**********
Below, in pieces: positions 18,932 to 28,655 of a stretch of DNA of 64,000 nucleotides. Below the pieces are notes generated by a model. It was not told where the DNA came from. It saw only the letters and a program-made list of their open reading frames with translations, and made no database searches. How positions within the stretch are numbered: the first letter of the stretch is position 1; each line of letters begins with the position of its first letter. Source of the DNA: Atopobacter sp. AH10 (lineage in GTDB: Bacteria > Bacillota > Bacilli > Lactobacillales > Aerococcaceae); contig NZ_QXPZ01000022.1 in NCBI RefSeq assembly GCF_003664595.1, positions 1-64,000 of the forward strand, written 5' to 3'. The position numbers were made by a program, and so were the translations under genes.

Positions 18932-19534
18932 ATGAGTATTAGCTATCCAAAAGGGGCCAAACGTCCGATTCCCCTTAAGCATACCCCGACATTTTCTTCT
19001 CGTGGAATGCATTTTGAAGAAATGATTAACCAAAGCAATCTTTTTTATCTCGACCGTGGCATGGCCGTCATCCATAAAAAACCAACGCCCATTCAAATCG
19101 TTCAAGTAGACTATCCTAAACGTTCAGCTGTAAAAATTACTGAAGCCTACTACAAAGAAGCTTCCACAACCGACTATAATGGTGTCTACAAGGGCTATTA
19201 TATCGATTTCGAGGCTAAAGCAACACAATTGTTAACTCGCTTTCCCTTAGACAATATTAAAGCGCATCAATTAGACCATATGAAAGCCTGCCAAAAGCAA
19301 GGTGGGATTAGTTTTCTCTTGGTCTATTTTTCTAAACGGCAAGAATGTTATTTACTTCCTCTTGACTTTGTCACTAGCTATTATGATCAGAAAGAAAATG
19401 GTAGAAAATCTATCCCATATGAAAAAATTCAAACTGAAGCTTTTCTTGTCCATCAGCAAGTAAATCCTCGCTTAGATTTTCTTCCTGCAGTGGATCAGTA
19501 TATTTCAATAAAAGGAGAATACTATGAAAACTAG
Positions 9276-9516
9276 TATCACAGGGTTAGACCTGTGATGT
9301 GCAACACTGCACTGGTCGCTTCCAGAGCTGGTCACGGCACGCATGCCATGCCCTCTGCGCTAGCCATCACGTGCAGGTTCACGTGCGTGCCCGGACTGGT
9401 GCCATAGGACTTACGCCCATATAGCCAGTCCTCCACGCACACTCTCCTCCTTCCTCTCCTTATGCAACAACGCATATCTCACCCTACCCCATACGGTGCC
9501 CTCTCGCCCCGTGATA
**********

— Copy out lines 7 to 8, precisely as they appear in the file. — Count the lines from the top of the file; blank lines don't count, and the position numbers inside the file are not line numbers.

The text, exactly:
19301 GGTGGGATTAGTTTTCTCTTGGTCTATTTTTCTAAACGGCAAGAATGTTATTTACTTCCTCTTGACTTTGTCACTAGCTATTATGATCAGAAAGAAAATG
19401 GTAGAAAATCTATCCCATATGAAAAAATTCAAACTGAAGCTTTTCTTGTCCATCAGCAAGTAAATCCTCGCTTAGATTTTCTTCCTGCAGTGGATCAGTA